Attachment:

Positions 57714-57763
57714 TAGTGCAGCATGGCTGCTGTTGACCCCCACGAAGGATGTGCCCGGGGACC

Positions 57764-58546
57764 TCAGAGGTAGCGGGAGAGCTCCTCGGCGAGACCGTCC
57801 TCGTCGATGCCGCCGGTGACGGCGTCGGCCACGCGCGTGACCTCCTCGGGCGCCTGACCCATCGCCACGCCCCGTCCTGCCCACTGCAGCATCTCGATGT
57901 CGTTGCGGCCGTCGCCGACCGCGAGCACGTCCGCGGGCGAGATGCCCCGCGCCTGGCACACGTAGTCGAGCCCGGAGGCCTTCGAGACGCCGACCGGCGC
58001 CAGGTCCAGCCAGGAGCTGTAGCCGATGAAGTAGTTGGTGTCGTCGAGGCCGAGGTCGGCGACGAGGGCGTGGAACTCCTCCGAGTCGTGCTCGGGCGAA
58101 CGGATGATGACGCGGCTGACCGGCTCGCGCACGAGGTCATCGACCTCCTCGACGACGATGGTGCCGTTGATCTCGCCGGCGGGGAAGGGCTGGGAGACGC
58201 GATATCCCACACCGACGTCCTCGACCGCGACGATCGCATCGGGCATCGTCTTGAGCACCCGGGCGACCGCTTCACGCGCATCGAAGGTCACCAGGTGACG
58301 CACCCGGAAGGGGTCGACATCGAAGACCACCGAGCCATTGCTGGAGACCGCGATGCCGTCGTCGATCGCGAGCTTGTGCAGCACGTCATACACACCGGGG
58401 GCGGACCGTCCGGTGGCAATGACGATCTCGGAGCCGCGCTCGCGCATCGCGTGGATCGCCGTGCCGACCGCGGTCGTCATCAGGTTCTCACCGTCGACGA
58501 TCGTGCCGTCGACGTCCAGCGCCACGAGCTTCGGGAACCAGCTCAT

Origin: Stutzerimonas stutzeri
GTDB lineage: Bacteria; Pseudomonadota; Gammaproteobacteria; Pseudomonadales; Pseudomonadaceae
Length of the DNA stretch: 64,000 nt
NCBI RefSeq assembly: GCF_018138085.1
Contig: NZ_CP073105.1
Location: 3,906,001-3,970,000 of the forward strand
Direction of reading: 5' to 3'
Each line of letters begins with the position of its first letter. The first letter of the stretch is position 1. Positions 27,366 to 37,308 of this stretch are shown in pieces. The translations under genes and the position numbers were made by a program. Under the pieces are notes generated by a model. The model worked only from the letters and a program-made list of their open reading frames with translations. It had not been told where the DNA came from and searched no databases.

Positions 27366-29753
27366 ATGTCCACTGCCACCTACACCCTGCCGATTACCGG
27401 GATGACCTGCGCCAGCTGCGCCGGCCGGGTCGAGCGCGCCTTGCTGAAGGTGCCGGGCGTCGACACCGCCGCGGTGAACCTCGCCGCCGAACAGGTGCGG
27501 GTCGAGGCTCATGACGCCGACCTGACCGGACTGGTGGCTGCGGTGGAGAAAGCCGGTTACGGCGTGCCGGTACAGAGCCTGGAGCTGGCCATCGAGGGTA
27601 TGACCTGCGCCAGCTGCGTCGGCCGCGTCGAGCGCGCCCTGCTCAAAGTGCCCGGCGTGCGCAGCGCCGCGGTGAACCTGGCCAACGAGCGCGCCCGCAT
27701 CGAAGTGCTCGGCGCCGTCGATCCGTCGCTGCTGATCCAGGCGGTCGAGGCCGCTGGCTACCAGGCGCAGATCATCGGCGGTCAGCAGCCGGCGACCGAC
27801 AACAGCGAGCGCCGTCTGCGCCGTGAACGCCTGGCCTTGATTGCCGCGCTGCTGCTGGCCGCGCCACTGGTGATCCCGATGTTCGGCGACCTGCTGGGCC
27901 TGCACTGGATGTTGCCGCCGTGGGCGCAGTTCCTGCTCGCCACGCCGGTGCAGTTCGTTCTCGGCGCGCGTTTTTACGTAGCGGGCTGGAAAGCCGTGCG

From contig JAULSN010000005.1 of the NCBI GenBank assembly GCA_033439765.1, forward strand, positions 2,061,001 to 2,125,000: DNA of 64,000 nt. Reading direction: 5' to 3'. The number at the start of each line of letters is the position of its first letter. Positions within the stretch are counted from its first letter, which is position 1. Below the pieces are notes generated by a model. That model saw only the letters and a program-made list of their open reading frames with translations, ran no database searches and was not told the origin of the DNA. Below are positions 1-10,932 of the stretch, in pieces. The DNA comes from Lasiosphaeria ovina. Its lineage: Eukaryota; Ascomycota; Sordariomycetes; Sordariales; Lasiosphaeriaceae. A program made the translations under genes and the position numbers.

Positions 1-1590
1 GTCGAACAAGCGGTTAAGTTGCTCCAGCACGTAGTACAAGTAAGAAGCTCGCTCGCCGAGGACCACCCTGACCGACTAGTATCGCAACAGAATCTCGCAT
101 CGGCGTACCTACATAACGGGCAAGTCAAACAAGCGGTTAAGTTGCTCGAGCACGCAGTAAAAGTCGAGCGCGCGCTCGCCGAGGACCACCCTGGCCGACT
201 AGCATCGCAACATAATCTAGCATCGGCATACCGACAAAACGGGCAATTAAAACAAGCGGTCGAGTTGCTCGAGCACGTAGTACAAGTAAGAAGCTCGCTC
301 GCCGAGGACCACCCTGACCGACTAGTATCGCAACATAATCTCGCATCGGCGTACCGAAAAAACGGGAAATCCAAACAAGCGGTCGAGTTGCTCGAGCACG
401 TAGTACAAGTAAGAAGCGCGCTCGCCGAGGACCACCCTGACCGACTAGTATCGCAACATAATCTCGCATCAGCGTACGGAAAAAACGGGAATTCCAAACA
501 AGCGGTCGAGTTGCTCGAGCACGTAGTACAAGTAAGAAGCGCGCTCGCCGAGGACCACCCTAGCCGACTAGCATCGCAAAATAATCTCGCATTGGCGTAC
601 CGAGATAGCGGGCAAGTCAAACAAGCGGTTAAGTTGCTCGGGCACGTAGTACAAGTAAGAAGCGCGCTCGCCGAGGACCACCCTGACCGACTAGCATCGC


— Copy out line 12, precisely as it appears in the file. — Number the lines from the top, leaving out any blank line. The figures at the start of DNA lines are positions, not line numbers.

58501 TCGTGCCGTCGACGTCCAGCGCCACGAGCTTCGGGAACCAGCTCAT